The fangblennies or sabre-tooth blennies of the genus Meiacanthus, are unique among fishes in having a pair of large grooved canines in the lower jaw (dentary) that secrete venom like a hypodermic syringe. The fangs are used for protection and intraspecific interactions, not for feeding.
When the blenny bites a predator, the pressure forces venom to be secreted from a gland at the base of the groove to the tip of the canine. Potential predators quickly learn to avoid these small venomous fishes, allowing the blennies to forage out in open water. A number of other fishes, often as juveniles, mimic sabre-toothed blennies to avoid predation.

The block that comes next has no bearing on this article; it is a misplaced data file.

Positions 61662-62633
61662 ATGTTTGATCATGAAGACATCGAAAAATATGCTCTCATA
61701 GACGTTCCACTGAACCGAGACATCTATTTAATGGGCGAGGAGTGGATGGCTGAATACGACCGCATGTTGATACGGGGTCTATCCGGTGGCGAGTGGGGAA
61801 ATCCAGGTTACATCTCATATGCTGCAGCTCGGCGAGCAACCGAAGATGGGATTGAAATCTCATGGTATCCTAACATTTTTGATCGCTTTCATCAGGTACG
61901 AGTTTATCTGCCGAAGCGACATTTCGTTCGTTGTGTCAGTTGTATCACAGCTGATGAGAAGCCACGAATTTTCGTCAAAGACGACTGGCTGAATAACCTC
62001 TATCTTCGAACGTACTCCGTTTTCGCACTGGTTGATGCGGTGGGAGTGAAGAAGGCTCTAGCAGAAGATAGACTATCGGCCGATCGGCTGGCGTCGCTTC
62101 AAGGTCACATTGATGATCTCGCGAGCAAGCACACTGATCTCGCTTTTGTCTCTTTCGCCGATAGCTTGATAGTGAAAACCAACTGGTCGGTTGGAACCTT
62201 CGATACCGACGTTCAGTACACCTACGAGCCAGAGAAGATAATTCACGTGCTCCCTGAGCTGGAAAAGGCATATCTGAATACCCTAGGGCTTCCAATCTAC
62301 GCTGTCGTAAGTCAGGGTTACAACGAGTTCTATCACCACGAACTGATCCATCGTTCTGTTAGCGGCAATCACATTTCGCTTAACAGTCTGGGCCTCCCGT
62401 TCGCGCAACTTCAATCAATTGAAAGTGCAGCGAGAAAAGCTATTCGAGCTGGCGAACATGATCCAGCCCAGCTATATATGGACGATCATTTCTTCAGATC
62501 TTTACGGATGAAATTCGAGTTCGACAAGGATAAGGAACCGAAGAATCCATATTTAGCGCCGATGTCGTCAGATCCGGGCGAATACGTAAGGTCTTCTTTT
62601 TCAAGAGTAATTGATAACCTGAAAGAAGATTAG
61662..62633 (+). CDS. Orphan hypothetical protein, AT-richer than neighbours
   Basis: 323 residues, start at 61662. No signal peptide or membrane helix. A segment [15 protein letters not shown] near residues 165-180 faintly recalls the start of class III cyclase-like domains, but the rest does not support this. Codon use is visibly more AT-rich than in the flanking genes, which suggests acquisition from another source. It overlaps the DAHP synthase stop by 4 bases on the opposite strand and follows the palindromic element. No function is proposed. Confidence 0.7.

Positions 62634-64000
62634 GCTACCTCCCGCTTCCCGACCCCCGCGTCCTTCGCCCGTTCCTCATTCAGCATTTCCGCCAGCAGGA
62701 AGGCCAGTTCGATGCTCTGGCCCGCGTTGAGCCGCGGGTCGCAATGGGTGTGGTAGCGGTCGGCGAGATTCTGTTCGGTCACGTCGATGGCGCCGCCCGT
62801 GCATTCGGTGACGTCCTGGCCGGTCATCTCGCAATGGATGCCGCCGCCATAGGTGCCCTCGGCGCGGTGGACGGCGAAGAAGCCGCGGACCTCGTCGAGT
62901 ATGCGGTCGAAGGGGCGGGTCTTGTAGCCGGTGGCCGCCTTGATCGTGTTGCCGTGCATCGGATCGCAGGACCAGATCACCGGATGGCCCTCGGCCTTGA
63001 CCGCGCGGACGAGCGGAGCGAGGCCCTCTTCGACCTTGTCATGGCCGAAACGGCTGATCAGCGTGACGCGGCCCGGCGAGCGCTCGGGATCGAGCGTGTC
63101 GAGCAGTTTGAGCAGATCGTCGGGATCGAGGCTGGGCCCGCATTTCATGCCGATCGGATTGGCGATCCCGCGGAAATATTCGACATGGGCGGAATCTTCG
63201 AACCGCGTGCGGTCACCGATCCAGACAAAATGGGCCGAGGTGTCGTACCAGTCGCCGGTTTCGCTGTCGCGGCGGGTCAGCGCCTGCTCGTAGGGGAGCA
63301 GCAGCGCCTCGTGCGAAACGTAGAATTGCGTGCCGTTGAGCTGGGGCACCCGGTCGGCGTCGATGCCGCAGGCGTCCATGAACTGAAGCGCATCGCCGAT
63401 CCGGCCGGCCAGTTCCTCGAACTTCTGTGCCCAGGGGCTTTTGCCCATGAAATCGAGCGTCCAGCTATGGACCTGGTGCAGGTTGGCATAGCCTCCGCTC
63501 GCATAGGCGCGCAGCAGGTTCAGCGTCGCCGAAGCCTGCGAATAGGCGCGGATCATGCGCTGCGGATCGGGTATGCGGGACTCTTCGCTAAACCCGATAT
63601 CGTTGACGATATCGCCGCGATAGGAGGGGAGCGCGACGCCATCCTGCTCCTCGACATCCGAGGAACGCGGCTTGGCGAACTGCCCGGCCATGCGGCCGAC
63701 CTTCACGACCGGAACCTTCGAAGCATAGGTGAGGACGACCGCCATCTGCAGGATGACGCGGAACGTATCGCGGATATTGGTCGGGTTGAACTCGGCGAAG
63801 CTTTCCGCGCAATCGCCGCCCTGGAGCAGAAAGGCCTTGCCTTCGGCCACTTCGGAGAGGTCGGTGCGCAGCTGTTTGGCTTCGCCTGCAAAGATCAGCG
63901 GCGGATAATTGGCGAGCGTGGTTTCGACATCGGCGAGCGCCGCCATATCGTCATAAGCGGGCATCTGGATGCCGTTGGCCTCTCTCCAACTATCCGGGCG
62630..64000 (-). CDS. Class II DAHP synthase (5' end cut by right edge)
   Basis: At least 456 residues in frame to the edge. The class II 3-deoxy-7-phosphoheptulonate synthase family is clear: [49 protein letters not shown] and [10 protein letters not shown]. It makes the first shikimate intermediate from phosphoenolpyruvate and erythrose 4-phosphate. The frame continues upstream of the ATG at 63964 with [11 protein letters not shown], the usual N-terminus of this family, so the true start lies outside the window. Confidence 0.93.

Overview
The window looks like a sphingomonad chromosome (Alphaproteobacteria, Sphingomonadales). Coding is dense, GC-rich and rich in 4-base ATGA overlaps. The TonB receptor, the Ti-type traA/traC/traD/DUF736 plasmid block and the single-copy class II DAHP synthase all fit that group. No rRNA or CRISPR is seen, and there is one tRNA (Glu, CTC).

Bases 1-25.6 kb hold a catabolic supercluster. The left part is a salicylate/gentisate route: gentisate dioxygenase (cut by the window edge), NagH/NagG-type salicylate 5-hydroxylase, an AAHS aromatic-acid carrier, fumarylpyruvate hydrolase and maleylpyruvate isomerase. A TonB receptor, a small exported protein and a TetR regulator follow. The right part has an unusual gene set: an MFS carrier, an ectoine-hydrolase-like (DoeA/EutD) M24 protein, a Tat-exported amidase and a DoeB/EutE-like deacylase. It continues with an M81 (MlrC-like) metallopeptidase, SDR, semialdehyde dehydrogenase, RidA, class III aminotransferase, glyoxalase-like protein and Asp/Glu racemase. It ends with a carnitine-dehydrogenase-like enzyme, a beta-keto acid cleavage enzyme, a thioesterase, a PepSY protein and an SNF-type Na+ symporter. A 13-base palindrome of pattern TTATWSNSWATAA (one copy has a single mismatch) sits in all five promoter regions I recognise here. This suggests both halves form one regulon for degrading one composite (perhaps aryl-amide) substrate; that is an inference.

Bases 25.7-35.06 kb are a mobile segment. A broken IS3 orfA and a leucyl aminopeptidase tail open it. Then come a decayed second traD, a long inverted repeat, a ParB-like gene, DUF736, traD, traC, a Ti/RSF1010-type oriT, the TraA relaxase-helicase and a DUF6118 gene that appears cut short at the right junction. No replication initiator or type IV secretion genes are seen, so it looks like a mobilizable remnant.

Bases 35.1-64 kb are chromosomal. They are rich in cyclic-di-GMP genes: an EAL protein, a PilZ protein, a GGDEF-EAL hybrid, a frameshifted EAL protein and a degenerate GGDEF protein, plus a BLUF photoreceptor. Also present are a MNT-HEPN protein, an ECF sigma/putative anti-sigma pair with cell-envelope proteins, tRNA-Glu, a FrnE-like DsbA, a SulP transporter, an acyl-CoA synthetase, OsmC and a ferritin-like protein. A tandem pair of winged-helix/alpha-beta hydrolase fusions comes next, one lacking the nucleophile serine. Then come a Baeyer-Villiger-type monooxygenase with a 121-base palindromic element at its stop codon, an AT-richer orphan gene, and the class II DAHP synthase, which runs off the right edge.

The genus currently contains 28 species, 8 of which occur in Australian waters.
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